What is primidone for?

Primidone

Primidone is the generic form of the brand-name drug Mysoline, which is used to treat and prevent seizures.

The medicine can be used alone or combined with other treatments. It’s also used to treat essential tremor and other neurological conditions.

Primidone is in a class of drugs known as anticonvulsants. It works by reducing abnormal electrical activity in the brain.

The Food and Drug Administration (FDA) first approved primidone in 1954. It’s marketed as Mysoline by Valeant Pharmaceuticals, and as generic primidone by several drug manufacturers.

Primidone Warnings

Some people may have suicidal thoughts or changes in mental health while taking anticonvulsants such as primidone.

Tell your doctor right away if you experience any of the following symptoms:

  • Panic attack
  • Anxiety
  • Agitation or restlessness
  • New or worsening irritability
  • Depression
  • Acting on dangerous impulses
  • Difficulty sleeping
  • Aggressive, angry, or violent behaviors
  • Abnormally excited mood
  • Suicidal thoughts or actions
  • Preoccupation with death
  • Withdrawing from family and friends
  • Other unusual changes in mood or behavior

Before taking primidone, tell your doctor if you have or have ever had:

  • Porphyria (a blood disease)
  • Allergies to any medications
  • A history of mental health disorders or substance abuse
  • Liver disease
  • Lung or breathing problems

Also, be sure to tell your doctor if you’re taking sodium oxybate (Xyrem) or the recreational drug GHB before starting primidone.

Tell your doctor that you take primidone before any type of surgery, including dental procedures.

It might take several weeks before you feel the full benefits of primidone.

Don’t stop taking the medicine without first talking to your doctor. Your seizures may become worse and you may experience unpleasant withdrawal symptoms if you stop taking primidone suddenly.

Be sure to keep all appointments with your doctor and laboratory while taking this medicine.

Pregnancy and Primidone

Primidone may harm an unborn baby. Don’t take this medicine if you’re pregnant or plan to become pregnant.

You should also know that hormonal birth control pills may not work as well if you’re taking primidone. Talk to your doctor about other birth control options.

The drug is found in breast milk and may hurt a breastfeeding baby. Don’t breastfeed while taking primidone.

Mysoline

PATIENT INFORMATION

MYSOLINE
( My-so- lean)
(primidone) Tablets

Read this Medication Guide before you start taking MYSOLINE and each time you get a refill. There may be new information. This information does not take the place of talking to your healthcare provider about your medical condition or treatment.

What is the most important information I should know about MYSOLINE?

Do not stop taking MYSOLINE without first talking to your healthcare provider.

Stopping MYSOLINE suddenly can cause serious problems.

MYSOLINE can cause serious side effects, including:

Like other antiepileptic drugs, MYSOLINE may cause suicidal thoughts or actions in a very small number of people, about 1 in 500.

Call a healthcare provider right away if you have any of these symptoms, especially if they are new, worse, or worry you:

  • thoughts about suicide or dying
  • attempts to commit suicide
  • new or worse depression
  • new or worse anxiety
  • feeling agitated or restless
  • panic attacks
  • trouble sleeping (insomnia)
  • new or worse irritability
  • acting aggressive, being angry, or violent
  • acting on dangerous impulses
  • an extreme increase in activity and talking (mania)
  • other unusual changes in behavior or mood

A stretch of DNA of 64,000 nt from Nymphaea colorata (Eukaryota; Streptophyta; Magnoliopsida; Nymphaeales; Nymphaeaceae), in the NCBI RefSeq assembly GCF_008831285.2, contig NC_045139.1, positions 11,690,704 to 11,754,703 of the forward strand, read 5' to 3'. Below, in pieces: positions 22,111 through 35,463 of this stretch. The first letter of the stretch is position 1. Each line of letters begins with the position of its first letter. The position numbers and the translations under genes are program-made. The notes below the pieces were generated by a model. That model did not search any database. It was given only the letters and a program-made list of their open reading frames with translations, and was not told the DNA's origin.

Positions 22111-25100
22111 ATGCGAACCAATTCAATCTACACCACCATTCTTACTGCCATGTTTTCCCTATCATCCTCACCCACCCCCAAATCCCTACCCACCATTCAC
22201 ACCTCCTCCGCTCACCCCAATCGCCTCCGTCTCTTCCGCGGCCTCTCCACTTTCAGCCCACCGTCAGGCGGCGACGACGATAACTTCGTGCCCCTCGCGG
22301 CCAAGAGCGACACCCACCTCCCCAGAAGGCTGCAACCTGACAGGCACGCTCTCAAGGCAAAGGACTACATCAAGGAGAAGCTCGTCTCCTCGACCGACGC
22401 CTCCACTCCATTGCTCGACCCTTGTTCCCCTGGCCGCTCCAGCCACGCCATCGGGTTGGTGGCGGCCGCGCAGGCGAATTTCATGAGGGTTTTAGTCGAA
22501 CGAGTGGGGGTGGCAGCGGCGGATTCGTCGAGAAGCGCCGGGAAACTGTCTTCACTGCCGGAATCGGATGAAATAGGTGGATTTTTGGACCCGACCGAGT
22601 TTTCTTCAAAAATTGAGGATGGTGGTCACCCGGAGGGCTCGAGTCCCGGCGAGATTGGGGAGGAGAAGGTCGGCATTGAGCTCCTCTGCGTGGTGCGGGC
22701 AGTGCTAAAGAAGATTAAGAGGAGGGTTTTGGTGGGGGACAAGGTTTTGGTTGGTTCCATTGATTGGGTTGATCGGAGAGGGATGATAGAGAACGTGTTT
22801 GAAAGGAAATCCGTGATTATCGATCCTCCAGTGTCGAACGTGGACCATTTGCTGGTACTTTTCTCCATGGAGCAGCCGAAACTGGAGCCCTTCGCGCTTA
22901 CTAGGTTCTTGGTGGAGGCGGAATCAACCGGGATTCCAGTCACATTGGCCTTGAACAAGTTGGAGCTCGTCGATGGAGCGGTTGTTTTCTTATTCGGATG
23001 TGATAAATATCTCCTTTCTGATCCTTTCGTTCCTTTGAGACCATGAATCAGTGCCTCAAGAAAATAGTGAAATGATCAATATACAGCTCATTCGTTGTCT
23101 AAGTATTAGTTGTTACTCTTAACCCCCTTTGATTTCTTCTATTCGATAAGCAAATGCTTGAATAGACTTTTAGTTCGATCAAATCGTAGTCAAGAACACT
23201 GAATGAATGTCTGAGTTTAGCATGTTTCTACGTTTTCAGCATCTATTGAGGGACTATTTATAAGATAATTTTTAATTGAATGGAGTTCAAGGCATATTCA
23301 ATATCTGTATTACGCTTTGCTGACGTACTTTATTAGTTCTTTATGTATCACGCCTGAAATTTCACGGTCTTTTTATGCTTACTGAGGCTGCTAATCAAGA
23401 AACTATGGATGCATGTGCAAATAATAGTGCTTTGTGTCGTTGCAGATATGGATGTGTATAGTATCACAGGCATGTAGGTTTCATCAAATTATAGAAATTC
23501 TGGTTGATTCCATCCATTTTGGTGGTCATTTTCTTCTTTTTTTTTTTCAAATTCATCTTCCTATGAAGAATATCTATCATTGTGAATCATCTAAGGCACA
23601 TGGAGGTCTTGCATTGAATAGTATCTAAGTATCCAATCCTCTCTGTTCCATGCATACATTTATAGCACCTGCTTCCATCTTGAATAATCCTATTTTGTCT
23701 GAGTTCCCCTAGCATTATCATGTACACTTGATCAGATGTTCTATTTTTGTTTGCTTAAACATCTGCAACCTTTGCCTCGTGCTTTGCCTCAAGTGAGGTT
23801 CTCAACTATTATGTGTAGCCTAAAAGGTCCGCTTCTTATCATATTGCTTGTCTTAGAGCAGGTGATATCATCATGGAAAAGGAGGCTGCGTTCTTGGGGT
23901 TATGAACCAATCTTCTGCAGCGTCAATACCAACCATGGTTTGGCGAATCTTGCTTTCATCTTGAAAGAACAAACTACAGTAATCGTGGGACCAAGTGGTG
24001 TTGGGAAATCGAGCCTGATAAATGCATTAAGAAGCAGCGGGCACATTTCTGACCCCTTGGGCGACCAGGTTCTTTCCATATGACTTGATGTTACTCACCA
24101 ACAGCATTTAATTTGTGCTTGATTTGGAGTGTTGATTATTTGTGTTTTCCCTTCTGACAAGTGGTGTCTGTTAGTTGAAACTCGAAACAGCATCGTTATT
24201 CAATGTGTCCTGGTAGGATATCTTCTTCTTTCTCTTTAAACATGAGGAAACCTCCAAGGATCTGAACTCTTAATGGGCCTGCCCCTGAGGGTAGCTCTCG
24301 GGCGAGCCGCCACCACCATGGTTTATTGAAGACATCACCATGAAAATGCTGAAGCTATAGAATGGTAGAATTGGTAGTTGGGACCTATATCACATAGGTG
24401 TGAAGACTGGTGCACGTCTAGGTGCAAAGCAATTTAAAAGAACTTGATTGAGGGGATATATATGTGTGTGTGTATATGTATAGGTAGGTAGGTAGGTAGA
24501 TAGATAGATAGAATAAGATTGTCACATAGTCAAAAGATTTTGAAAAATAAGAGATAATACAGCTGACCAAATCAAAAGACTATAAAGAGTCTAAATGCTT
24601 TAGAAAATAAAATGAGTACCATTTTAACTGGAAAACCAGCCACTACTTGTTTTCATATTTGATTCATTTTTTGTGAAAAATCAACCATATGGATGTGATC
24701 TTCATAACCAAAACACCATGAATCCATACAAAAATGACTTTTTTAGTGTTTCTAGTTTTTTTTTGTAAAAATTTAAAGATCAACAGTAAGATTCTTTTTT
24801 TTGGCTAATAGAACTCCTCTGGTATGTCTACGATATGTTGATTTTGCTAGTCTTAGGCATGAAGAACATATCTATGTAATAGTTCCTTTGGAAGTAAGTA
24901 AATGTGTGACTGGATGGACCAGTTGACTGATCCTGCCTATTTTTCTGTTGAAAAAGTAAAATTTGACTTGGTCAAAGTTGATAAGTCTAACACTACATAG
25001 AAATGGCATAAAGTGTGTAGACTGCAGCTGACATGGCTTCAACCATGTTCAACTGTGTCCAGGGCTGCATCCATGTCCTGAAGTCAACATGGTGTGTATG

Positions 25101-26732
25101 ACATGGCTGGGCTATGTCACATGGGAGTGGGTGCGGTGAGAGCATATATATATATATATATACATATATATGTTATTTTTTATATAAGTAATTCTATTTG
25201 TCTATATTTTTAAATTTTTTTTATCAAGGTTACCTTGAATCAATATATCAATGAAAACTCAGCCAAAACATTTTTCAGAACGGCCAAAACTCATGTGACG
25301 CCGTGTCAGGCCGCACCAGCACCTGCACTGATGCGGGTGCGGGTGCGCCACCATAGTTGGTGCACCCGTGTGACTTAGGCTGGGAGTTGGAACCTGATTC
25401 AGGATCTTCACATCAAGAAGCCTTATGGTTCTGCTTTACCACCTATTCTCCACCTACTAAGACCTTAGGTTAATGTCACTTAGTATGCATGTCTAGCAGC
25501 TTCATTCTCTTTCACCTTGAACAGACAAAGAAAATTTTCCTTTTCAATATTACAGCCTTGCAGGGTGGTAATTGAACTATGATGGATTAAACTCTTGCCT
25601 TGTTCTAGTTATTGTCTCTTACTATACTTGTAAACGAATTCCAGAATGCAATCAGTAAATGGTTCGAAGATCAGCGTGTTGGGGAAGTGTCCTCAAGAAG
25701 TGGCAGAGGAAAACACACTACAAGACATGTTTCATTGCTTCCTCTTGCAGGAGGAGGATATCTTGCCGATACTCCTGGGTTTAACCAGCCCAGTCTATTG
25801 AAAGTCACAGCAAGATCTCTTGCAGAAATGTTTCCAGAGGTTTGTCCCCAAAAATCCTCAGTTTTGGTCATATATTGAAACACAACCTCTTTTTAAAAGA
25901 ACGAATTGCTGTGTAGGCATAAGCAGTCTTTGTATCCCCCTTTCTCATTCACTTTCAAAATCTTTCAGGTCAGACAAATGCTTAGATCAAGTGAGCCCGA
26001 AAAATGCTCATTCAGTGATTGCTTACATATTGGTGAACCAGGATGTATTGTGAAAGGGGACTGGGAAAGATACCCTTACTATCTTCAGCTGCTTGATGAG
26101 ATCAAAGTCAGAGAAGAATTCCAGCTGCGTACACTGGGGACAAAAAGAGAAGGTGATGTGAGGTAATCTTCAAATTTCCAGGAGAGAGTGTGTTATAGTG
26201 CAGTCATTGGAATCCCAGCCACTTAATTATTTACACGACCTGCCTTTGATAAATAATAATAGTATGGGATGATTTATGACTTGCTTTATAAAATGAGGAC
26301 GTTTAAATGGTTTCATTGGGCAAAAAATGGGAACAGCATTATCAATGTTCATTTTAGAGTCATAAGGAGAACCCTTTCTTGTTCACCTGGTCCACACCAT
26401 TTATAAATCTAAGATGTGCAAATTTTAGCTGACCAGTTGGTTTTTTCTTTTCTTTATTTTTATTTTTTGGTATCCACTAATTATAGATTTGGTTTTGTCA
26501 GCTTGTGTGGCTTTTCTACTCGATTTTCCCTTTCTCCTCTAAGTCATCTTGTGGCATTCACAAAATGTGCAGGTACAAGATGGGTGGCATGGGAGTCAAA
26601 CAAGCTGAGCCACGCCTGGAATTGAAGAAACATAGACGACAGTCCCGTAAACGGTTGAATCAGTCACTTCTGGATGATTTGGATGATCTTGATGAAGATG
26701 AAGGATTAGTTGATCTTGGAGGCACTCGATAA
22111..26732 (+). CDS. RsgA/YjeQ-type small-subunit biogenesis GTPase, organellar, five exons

How can I watch for early symptoms of suicidal thoughts and actions?

  • Pay attention to any changes, especially sudden changes, in mood, behaviors, thoughts, or feelings.
  • Keep all follow-up visits with your healthcare provider as scheduled.

Call your healthcare provider between visits as needed, especially if you are worried about symptoms.

Do not stop MYSOLINE without first talking to a healthcare provider.

  • Stopping MYSOLINE suddenly can cause serious problems. Stopping a seizure medicine suddenly in a patient who has epilepsy can cause seizures that will not stop (status epilepticus).

Suicidal thoughts or actions can be caused by things other than medicines. If you have suicidal thoughts or actions, your healthcare provider may check for other causes.

What is MYSOLINE?

MYSOLINE is a prescription medicine used alone or with other medicines to treat people with:

  • generalized tonic-clonic (grand mal) seizures
  • complex partial (psychomotor) seizures
  • partial (focal) epileptic seizures.

Who should not take MYSOLINE?

Do not take MYSOLINE if you:

  • have a genetic disorder called porphyria
  • are allergic to phenobarbital

What should I tell my healthcare provider before taking MYSOLINE?

Before you take MYSOLINE, tell your healthcare provider if you:

  • have or have had depression, mood problems or suicidal thoughts or behavior
  • have any other medical conditions
  • are pregnant or planning to become pregnant. MYSOLINE may harm your unborn baby. Tell your healthcare provider right away if you become pregnant while taking MYSOLINE. You and your healthcare provider will decide if you should take MYSOLINE while you are pregnant.
    • If you become pregnant while taking MYSOLINE, talk to your healthcare provider about registering with the North American Antiepileptic Drug (NAAED) Pregnancy Registry. You can enroll in this registry by calling 1-888-233-2334 . The purpose of this registry is to collect information about the safety of antiepileptic drugs during pregnancy.
  • are breastfeeding or plan to breastfeed. MYSOLINE can pass into breast milk. Talk to your healthcare provider about the best way to feed your baby if you take MYSOLINE.

Tell your healthcare provider about all the medicines you take, including prescription and non-prescription medicines, vitamins, and herbal supplements. Taking MYSOLINE with certain other medicines can cause side effects or affect how well they work. Do not start or stop other medicines without talking to your healthcare provider.

Know the medicines you take. Keep a list of them and show it to your healthcare provider and pharmacist each time you get a new medicine.

How should I take MYSOLINE?

Take MYSOLINE exactly as prescribed. Your healthcare provider will tell you how much MYSOLINE to take and when to take it.

  • Your healthcare provider may change your dose. Do not change your dose without talking to your healthcare provider.
  • Do not stop taking MYSOLINE without first talking to your healthcare provider. Stopping MYSOLINE suddenly can cause serious problems.
  • If you take too much MYSOLINE, call your healthcare provider or local Poison Control Center right away.

What should I avoid while taking MYSOLINE?